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Clinton, GOP Leaders Trade Attacks As They Try to Resolve Budget Impasse

November 14, 1995

WASHINGTON (AP) _ With the Smithsonian’s splendid museums shuttered and federal workers sent home in droves, President Clinton and Republican leaders sharply attacked each other Tuesday over a partial government shutdown even as they searched for a way out of their budget impasse.

``Let’s say, `Yes,′ to balancing the budget, but let us together say, `No,′ to these deep and unwise cuts in education, technology, the environment, Medicare and Medicaid,″ Clinton said in a strenuous assault on the GOP budget priorities.

House Speaker Newt Gingrich quickly retaliated, saying Clinton was accusing the GOP of ``phony cuts that do not exist.″ He said the president’s own balanced-budget proposal would perpetuate deficits forever, and he challenged Clinton to help negotiate a seven-year plan to erase deficits ``without baloney.″

Senior White House aides met at midday with key lawmakers, the two sides arranging themselves around a green, felt-covered table in one of the Senate’s committee meeting rooms. They announced nothing afterward except agreement to meet again later in the day.

The first effects of the shutdown were being felt, although essential services such as the nation’s defense, air traffic control system and prison operations were maintained without interruption.

``Due to the federal government shutdown, the Smithsonian Institution must be closed,″ read signs posted up and down Washington’s Mall, home to museums where millions flock annually to gaze at exhibits of art, space exploration, natural history and more.

Mary Jo Kampe, visiting from Williamston, Mich., missed a long-awaited White House tour and was turned away at the nearby Holocaust Museum as well. ``I have waited a very long time for this so I’m very upset, disappointed,″ she said.

Some 800,000 of the 2.1 million federal civilian workers in Washington and around the world had a place to go _ home from their offices after reporting to work and being told their services were nonessential.

The American Federation of Government Employees filed a lawsuit challenging the administration’s handling of the situation, including its definition of essential workers and its authority to require them to work without knowing when they would be paid.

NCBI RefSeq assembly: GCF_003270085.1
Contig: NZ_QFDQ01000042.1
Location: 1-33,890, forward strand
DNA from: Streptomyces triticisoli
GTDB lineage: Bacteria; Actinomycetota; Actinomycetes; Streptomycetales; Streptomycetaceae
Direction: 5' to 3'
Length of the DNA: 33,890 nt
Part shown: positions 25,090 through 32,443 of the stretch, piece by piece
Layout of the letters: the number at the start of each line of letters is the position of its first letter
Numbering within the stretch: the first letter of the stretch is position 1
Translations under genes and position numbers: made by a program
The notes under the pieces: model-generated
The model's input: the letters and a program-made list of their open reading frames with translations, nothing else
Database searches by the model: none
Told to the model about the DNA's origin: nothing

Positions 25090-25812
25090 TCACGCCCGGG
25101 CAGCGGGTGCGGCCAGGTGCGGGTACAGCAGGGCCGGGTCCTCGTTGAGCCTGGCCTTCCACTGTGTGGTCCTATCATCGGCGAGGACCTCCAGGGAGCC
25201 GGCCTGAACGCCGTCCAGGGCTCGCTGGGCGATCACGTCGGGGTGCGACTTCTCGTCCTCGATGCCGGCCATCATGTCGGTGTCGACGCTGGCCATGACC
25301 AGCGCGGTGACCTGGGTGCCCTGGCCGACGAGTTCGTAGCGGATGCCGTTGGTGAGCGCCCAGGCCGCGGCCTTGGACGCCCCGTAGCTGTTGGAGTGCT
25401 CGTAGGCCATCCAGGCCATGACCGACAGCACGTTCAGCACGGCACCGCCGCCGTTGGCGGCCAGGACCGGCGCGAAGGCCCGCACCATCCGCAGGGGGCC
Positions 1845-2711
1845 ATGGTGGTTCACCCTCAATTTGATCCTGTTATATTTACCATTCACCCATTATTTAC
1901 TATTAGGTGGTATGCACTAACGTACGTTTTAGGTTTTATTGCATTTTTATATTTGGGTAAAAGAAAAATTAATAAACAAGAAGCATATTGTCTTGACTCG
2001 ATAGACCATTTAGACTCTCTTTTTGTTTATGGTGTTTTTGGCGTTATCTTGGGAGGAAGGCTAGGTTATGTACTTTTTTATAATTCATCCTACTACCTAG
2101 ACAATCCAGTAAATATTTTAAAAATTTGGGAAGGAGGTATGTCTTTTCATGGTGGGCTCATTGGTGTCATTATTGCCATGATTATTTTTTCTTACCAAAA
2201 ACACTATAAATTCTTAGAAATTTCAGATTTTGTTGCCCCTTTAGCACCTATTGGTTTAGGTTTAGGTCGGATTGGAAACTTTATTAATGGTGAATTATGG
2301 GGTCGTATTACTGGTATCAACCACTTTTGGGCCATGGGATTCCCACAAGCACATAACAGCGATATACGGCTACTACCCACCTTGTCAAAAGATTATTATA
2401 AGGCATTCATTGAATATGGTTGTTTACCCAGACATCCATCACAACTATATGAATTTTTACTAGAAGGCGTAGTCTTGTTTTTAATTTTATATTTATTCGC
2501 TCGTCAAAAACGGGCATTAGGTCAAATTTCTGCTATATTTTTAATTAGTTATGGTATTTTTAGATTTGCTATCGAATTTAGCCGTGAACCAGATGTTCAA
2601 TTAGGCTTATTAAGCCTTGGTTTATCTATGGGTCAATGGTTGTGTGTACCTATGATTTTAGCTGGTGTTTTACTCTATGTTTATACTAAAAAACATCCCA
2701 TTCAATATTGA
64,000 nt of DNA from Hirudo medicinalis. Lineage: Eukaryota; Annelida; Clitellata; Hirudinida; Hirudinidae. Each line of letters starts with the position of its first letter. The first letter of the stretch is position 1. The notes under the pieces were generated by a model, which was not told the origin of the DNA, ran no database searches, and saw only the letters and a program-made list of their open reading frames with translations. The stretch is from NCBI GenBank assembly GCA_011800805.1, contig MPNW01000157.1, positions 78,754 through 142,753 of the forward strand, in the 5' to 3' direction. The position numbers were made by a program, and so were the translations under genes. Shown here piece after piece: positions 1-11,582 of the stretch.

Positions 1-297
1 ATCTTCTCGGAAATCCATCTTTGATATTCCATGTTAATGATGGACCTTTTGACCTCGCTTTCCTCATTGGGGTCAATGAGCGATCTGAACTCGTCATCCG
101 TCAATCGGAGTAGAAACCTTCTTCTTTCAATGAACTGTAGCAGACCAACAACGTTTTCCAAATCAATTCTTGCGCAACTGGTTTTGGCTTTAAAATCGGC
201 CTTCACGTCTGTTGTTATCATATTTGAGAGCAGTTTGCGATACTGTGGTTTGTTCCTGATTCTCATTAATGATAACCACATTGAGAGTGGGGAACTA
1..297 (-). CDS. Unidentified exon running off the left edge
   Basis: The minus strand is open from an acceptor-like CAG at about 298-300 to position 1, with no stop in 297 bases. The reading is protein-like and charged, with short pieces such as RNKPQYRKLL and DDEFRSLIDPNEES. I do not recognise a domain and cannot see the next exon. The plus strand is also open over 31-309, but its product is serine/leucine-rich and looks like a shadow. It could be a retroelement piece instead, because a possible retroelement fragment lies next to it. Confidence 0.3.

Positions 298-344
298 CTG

The inconvenience penetrated even the Senate’s private preserve. Republicans gathering for their weekly senators’ lunch dined on Domino’s pizza _ cheese, vegetable and sausage toppings, they said _ because the Senate’s restaurants were closed.

The shutdown was triggered Monday night when Clinton vetoed legislation necessary to maintain regular government spending, saying he did so because it would have raised Medicare premiums. A White House meeting that lasted until the midnight hour failed to resolve the impasse.

Earlier, he vetoed a measure necessary to extend government borrowing authority, citing provisions he said would restrict Treasury Secretary Robert Rubin’s ability to manage the government’s finances. Despite the uncertainty, the financial markets reacted calmly to the events in Washington.

At the White House, spokesman Mike McCurry replied with an abrupt ``Yes,″ when asked if he thought the government would remain shut down Wednesday, and he said the standoff could be lengthy.

``It may be ... because the president has just now told you that those priorities reflected in that budget will not be accepted and he has point-blank told them that this president is willing to give up his presidency on that proposition rather than accept those budget priorities,″ McCurry said.

Republicans struggled to shift the focus from Medicare to their own seven-year balanced budget plan. After more than two weeks of House-Senate compromise talks, they were racing to wrap up the measure and send it to Clinton by week’s end.

That bill, too, faces a presidential veto, since it would curtail spending on Medicare, Medicaid, welfare and other issues, and would seek a large tax cut that Democrats charge is targeted to the rich.

But Republicans were hoping that veto would give them political leverage that they lost when Clinton cited Medicare premiums as the reason for his veto of the stopgap spending bill.

Republicans said their bottom-line demand for restoring the government’s spending authority was a pledge from Clinton to negotiate a comprehensive, seven-year balanced budget.

``We want to know what stands in the way of the president making a commitment that we can get a balanced budget in seven years as we proposed,″ said Sen. Pete Domenici, R-N.M., chairman of the Senate Budget Committee.

McCurry suggested that Clinton would be open to the idea of a balanced budget, but not one that reflected GOP spending priorities, and under different economic assumptions than Republicans are using.

Each side probed the other for internal dissent.

Democrats suggested Senate Majority Leader Bob Dole, R-Kan., was willing to make a deal, but had been held up by Gingrich, R-Ga., and the 73 conservative freshmen House members.

Republicans countered that Clinton was ready to make an agreement but liberal Democrats were holding him back.

To which Senate Democratic Leader Tom Daschle, perhaps reflecting his South Dakota roots, replied with a barnyard epithet.

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